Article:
Aims. This in vitro study was to evaluate the effect of three type provisional restorative material on micromovement of immediate loading implant. Methods. Thirty samples of provisional bridges were fabricated using three different restorative materials A- Resinous CAD/ CAM. B- Dual cure composite .C- Conventional heat cure resin, fixed-fixed bridge cemented over implant by zinc oxide eugenol free based temporally cement. All samples were mounted in a computer-controlled materials testing machine with a loaded up to50N ,100N,150N,200N and data were recorded using computer software. Vertical displacement was measurement by using the image analysis software. Results. It was found that heat cure acrylic resin group recorded statistically significant highest (p<0.05), µ -movement mean value (75.70±7.615 µm) followed by dual cure composite group (53.15±5.330 µm). While, CAD/CAM resin group recorded statistically significant (p<0.05) lowest µ -movement mean value (39.66±3.325 µm) as indicated by ANOVA test followed by pair –wise Tuke's tests. Conclusion. Ceramill Temp (acrylic resin) implant supported bridges showed the lowest vertical micromovement compared to composite resin and heat cure acrylic resin provisional restorations.
Introduction: One of the most challenging aspects of treating gingival recession type 3 (RT3) is reconstructing lost interdental papilla, which is directly related to the loss of interproximal bone. Free gingival graft (FGG) has been successfully used to increase the width of keratinized tissue (KTW) with minimal trauma to the interdental papilla; creeping attachment also plays an additional role in improving the results. Case presentation: The included two case reports suggest a novel technique using a FGG that shaped in an inverted T-shape to achieve partial root coverage, improve the compromised interdental papilla, and increase the keratinized tissue width in RT3 defects. Conclusions: This report presents a novel yet intuitive surgical technique for partial coverage of RT3 defects and reconstruction of the interdental papilla. Summary: The inverted T-shape soft tissue graft may be a valuable technique for papillary reconstruction in the challenge RT3 recessions. This article is protected by copyright. All rights reserved.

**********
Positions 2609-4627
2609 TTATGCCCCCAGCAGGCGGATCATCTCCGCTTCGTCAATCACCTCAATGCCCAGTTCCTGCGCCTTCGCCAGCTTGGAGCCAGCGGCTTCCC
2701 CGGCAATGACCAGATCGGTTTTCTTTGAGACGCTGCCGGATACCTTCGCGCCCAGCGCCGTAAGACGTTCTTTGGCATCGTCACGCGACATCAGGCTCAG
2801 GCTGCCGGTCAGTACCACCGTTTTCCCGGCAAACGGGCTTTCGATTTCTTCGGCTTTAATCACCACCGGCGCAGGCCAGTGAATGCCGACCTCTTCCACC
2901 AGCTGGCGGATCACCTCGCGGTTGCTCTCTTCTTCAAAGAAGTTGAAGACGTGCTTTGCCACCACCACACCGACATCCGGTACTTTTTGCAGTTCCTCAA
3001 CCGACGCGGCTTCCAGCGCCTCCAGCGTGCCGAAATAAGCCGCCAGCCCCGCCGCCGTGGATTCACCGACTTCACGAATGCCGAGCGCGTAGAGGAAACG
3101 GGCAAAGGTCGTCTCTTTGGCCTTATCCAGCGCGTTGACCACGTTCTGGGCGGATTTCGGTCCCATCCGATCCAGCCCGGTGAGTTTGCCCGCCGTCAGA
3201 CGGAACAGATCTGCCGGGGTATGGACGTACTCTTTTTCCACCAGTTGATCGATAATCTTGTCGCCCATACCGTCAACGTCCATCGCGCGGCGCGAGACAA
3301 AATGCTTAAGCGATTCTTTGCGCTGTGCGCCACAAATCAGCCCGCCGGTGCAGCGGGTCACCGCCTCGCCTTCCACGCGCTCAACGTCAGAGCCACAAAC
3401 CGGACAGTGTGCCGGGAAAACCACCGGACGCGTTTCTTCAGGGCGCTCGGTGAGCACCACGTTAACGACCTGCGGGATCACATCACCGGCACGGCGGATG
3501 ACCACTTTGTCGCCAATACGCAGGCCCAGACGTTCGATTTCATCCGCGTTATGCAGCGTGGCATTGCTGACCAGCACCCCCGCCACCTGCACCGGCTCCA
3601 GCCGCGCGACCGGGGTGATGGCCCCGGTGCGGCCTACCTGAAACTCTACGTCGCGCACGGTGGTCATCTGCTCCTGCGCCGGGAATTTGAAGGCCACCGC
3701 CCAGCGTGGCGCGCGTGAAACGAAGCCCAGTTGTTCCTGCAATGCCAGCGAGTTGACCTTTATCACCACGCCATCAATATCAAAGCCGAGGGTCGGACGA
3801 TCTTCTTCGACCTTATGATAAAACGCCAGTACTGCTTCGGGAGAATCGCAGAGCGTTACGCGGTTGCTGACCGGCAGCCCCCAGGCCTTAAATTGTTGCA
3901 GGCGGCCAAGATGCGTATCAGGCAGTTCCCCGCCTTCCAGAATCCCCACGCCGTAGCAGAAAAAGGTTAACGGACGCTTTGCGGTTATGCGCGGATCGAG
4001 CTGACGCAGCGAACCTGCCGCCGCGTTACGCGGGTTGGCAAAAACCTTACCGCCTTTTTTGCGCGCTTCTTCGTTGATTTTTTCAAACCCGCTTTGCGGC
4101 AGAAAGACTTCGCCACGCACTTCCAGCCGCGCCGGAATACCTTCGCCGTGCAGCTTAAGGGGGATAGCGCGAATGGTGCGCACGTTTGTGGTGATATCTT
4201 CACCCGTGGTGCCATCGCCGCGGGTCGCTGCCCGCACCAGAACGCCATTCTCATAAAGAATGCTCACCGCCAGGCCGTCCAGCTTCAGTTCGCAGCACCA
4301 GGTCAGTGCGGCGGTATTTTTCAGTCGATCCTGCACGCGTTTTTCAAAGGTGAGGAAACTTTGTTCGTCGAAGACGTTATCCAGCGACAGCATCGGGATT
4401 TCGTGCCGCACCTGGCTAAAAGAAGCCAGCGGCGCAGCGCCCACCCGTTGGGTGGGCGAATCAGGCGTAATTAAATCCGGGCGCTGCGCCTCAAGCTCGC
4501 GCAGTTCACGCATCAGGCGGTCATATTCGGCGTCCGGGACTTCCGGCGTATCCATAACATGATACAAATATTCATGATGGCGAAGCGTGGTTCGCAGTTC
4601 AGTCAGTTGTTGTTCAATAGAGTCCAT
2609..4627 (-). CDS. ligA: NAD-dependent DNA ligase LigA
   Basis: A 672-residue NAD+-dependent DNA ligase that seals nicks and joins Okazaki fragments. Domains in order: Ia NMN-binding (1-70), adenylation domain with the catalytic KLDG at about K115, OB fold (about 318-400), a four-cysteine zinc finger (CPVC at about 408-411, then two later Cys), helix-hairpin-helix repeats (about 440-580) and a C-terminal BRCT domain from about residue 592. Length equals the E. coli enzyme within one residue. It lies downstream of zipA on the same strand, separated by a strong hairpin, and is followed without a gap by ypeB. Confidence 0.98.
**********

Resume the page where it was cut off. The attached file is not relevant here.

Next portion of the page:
The present paper explores the TL characteristics of Ag, Cu and Ni doped and co-doped Li2B4O7 nano-composites (NCs). These NCs were synthesized via a Sol–gel process. The influence of doping agents on the optical and TL properties of Li2B4O7 NCs was investigated. Obtained nano-composites were calcined at 700 °C for 8 h. The incorporation of Ag, Cu and Ni impurities in Li2B4O7 lattice has been confirmed by the FT-IR spectra; this may be explained by the formation of Ag–O (513 cm⁻¹), Cu–O (497 cm⁻¹) and Ni–O (419 cm⁻¹) bonds. XRD diffractograms have shown the only crystallographic phases tetragonal. The crystallite size was found to be in the range from 355 to 463 Å. The set of kinetic parameters have been calculated. TL glow curves showed a multiple TL peaks after various beta irradiation. The addition of Ag, Cu and Ni ions induced changes in the structure and the kinetic properties of the TL glow curves, modifying the radiative recombination efficiency. TL response results suggest that the Ag, Cu, Ni co-doped Li2B4O7 nano-composites phosphor present a good potential for beta irradiation dosimeter applications.
Background Colorectal cancer significantly affects the quality of life of patients, while at the same time contributing to the development of symptoms of psychopathology. The aim of this prospective study, is to investigate the role of the disease in the quality of life of patients with colon cancer and in the appearance of symptoms of anxiety and depression, as well as the connection of the above characteristics during the recovery process, given the distress symptoms experienced by the patients Methods In the present study, HADS, FACT – C, well as the DT are use, in a sample of 118 patients of an average age of 70.5 ± 8.5 years, which were submitted to partial or total colectomy surgery. Results Moderate levels of anxiety (M = 8.25, SD = 3.87) and low levels of depression (M = 6.90, SD = 2.97) and distress (M = 5.84, SD = 2.60) emerged preoperatively, while the improvement was significant of patients’ quality of life level 6 months after surgery. At the same time, a significant negative effect of the patients’ distress level preoperatively on their quality of life, during the recovery process was observed. Conclusion Preoperative anxiety is not considered to be an element that affects the functionality and the psychological and physical adaptation to the disease of patients with colon cancer. On the contrary, the feelings of distress they experience can be a predictive factor of their quality of life after the partial or total colectomy surgery.